SPACEPORT NEWS February 19, 1999 Page 5 A Maryland-based company has joined NASA at Kennedy Space Center in a cooperative agreement to develop and commercialize a KSC-developed contamination detection system. The new system will help KSC and private industry reduce labor costs. The KSC Technology Programs and Commercialization Office recently announced this dualuse agreement with the Aerospace Engineering Group of IDEA, of Beltsville, Md. The purpose of the agreement is to jointly develop an Active Particle Fallout Monitor (APFM) system based on a NASA-developed system capable of measuring particulate fallout accumulation in KSC cleanrooms. NASAs need is to accurately detect and monitor the accumulation of potentially damaging environmental contamination, such as dust, fiber or condensation, on sensitive payload components in real time. The one-year agreement calls for IDEA to optimize the APFM system. They will focus on ease of manufacturing, validating performance and assessing market potential. This work will culminate in production of a prototype that will ultimately fulfill the KSC need and result in a commercial product for IDEA. The company plans to accomplish the joint development through its newly established cleanroom facility in Palm Bay. IDEA project manager Carl Maag said the facility would be open in February. IDEA has worked with NASA as an engineering support services contractor at Goddard Space Flight Center, Langley Research Center, and NASA Headquarters. NASA Engineer Paul Mogan, Engineering Development Directorate, is the KSC technical lead. He explained that NASA developed and patented a particle fallout contamination detection instrument that directly images, sizes, and counts contamination particles. This instrument was field-tested, Mogan said. NASA then selected, through a competitive process, an industry partner interested in commercializing the instrument. This is where the project originated. Mogan expressed his enthusiasm for APFM technology and its potential for revolutionizing the way cleanroom contamination is measured. This project is about NASA partnering with industry to bring real products to market, he said. These projects allow NASA and the commercial partner to do what they are best at, and the final product is much better because of this, Mogan continued. This benefits NASA and the commercial marketplace. IDEA has obtained license rights to two patented KSC-developed technologies to help them with the project. One is an exclusive license to commercialize the Detector for Particle Surface Contamination, developed by the NASA Contamination Monitoring Laboratory (CML) and the former KSC contractor I-NET, Inc. The second license is non-exclusive, for the Particle Fallout/ Activity Sensor, also developed by the CML and I-NET. The first technology is a real-time monitor that can quantitatively measure (count and size) particulate fallout contamination. This device distinguishes between particles and fibers (aspect ration greater than 10:1) and counts them as well as measuring and reporting their dimensions. The second technology, also called the Realtime Optical Fallout Monitor, is a portable, optoelectronic instrument that uses a light-scattering technique to measure the accumulation of particles. The monitor was developed in response to NASAs need for accurate detection of potentially damaging environmental contamination. This improves NASAs ability to mitigate, avoid and explain mission-compromising incidents of contamination occurring during launch vehicle ground processing and, potentially, in flight.KSC and IDEA to develop contamination monitoring technologyEconomic ...(Continued from Page 1)businesses. This is a 5.2 percent increase over the projected 13 percent small business goal. Federal employees at KSC totaled 1,801 on Dec. 31, 1998. While about 1,140 people were employed through construction and tenant jobs at KSC, the majority of the workers were employed by the on-site contractors and numbered about 9,043. Approximately 11,984 workers were employed at KSC through the close of the year. Robert Sieck appointed member of Aerospace Safety Advisory Panel Former KSC Director of Shuttle Processing Robert Sieck recently was appointed by NASA Administrator Daniel Goldin to serve on the Aerospace Safety Advisory Panel (ASAP). The Aerospace Safety Advisory Panel reviews and evaluates current and future NASA programs and activities and reports panel findings to the NASA Administrator. Priority is given to programs that involve the safety of human flight. ASAP was established as an advisory committee to NASA in 1968. ASAP has 15 members and is organized into teams that review safety issues in the Space Shuttle, International Space Station and aerospace technology programs. The benefit to NASA and the space program is that all panel members serve in capacities directly related to their own work experience, Sieck said. Being a member of the panel allows me to stay connected with the people and the programs that Ive enjoyed in my career with NASA. Sieck retired from NASA in December 1998.Robert Sieck These numbers do not reflect the 1998 civil service buyouts. Jan. 2 1999 was the last day NASA employees could take advantage of the Agencys buyout offer. The downsizing resulted in the voluntary departure of 65 federal employees, leaving KSC with a current civil service work force of about 1,732 at this time. Interestingly, there are still 61 NASA employees at KSC who were here for the Gemini program, 206 from the Apollo era, 481 who saw the first Space Shuttle launch, and 1,096 who witnessed return to flight. During fiscal year major contractors at KSC included United Space Alliance, the Space Flight Operations Contractor (under contract with Johnson Space Center, Houston, TX); The Boeing Company, the Payload Ground Operations Contractor; Dynacs Engineering Company, Inc., providing engineering services. EG&G Florida was the Base Operations Contractor through the end of FY Space Gateway Systems took over as the joint NASA KSC and Patrick Air Force Base Operations Contractor at the beginning of FY 99.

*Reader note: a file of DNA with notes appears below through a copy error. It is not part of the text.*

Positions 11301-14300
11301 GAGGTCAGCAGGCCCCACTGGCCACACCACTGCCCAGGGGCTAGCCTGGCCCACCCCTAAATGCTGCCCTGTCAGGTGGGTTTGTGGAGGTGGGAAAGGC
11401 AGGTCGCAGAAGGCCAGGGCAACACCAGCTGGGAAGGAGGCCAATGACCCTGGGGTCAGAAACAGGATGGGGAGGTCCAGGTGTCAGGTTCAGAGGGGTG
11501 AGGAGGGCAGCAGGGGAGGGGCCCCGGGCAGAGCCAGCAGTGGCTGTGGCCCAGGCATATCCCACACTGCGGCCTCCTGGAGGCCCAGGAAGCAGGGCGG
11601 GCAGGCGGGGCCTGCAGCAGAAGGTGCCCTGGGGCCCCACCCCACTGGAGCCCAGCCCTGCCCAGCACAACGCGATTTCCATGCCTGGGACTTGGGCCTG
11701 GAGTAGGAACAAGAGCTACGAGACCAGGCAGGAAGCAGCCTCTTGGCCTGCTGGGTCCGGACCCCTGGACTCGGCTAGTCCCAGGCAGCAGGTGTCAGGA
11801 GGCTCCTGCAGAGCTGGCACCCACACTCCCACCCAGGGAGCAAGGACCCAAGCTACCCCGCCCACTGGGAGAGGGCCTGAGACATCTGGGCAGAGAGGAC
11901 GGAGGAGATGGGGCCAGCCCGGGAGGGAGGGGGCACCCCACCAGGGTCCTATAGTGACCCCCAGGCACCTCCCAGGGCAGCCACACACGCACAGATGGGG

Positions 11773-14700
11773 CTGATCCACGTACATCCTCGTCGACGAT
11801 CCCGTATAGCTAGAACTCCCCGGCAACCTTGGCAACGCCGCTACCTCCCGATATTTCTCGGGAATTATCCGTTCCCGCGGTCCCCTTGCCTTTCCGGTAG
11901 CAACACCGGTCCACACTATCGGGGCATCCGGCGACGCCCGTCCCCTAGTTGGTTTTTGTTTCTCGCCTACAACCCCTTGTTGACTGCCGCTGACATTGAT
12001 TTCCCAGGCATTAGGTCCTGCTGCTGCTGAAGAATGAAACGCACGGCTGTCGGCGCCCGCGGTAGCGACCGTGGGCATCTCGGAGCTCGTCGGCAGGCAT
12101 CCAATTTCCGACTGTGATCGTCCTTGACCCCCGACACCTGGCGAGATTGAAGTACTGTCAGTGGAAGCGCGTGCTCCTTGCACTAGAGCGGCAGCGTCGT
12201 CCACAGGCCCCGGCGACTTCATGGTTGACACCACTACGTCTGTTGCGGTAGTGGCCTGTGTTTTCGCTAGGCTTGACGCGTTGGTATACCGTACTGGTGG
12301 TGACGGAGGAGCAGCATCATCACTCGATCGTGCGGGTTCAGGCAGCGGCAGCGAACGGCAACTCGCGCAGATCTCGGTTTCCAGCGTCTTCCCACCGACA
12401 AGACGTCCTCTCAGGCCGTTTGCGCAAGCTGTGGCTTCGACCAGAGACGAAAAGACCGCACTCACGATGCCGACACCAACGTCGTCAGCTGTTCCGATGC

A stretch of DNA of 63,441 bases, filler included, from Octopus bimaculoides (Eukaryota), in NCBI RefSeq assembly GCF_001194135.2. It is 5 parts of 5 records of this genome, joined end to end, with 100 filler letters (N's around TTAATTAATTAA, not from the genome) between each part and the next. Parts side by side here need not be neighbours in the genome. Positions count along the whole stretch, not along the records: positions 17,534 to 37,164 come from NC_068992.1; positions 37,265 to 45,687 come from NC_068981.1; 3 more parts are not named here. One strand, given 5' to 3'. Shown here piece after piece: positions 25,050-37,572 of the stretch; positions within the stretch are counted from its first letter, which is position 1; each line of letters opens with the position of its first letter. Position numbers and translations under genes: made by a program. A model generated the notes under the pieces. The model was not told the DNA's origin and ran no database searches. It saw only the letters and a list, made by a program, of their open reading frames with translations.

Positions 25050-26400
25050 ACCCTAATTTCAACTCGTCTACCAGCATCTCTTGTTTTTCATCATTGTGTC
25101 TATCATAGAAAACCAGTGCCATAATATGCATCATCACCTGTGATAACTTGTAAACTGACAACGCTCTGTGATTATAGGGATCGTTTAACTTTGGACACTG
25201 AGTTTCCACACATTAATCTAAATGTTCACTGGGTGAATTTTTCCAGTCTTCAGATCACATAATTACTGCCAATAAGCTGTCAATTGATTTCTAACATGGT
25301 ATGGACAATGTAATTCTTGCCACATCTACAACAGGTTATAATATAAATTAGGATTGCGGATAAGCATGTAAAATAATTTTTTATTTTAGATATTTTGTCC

John F. Kennedy Space Center Managing editor. . . . . . . . . . . . . . . . . Bruce Buckingham Editor. . . . . . . . . . . . . . . . . . . . . . . Susan Maurer Editorial support provided by Information Dynamics Inc. Writers Group. NASA at KSC is on the Internet at http://www.ksc.nasa.gov USGPO: 733-112/80025Spaceport News Spaceport News is an official publication of the Kennedy Space Center and is published on alternate Fridays by the Public Affairs Office in the interest of KSC civil service and contractor employees. Contributions are welcome and should be submitted two weeks before publication to the Media Services Branch, AB-F1. E-mail submissions can be sent to Susan.Maureremail@example.com SPACEPORT NEWSFebruary 19, 1999 Page 6 Chandras arrival at KSC NASAs Chandra X-ray Observatory, scheduled to be launched and deployed during STS-93, will be the worlds most powerful X-ray telescope. Chandra will allow scientists to monitor cosmic events that are invisible to conventional optical telescopes. Chandras X-ray images will yield new insight into celestial phenomena such as the temperature and extent of gas clouds that comprise clusters of galaxies and the superheating of gas and dust particles as they swirl into black holes. Chandra, previously known as the Advanced X-ray Astrophysics Facility (AXAF), is the third in NASAs family of Great Observatories that includes the Hubble Space Telescope and the Compton Gamma Ray Observatory.Billows of exhaust fill Launch Pad 17-A at Cape Canaveral Air Station as the Boeing Delta II rocket carrying the Stardust spacecraft launches on time on Feb. 7. After a 24hour postponement, the rocket lifted off at 4:04 p.m. EST. Stardust is destined for a close encounter with the comet Wild 2 in January 2004.Using a silicon-based substance called aerogel, Stardust will capture comet particles flying off the nucleus of the comet. The spacecraft also will bring back samples of interstellar dust. These materials consist of ancient pre-solar interstellar grains and other remnants left over from the formation of the solar system. Scientists expect their analysis to provide important insights into the evolution of the sun and planets. The collected samples will return to Earth in a sample return capsule to be jettisoned as Stardust swings by Earth in January 2006. The Chandra X-ray Observatory was removed Feb. 6 from an Air Force C-5 Galaxy transporter after landing at KSCs Shuttle Landing Facility two days before. The launch of Chandra is now scheduled for July 9 at 1:19 a.m. aboard the Space Shuttle Columbia on STS-93. A major milestone in KSCs processing of Chandra will be the test using the Cargo Integrated Test Equipment. It will verify that Chandra and the Inertial Upper Stage (IUS) will have the ability to receive and reply to commands once aboard the Space Shuttle. Also, an end-to-end test will verify the communications systems of the payload and its ability to communicate through the Tracking and Data Relay Satellite system with Mission Control in Houston and the Chandra ground station located in Cambridge, Mass. The Chandra/IUS combination will then be ready to go to the launch pad.Stardust heads toward a comet New STS96 crew member Valeri Tokarev (left), with the Russian Space Agency, and Commander Kent Rominger visited KSC recently for a payload Interface Verification Test for their upcoming mission to the International Space Station. STS-96 is a logistics and resupply mission for the station and will be the first flight to dock to the International Space Station. STS-96 is scheduled for launch May 20 at 9:32 a.m. from Launch Pad 39B. Between the two crew members is Interpreter Valentina Maydell.STS-96 crew visit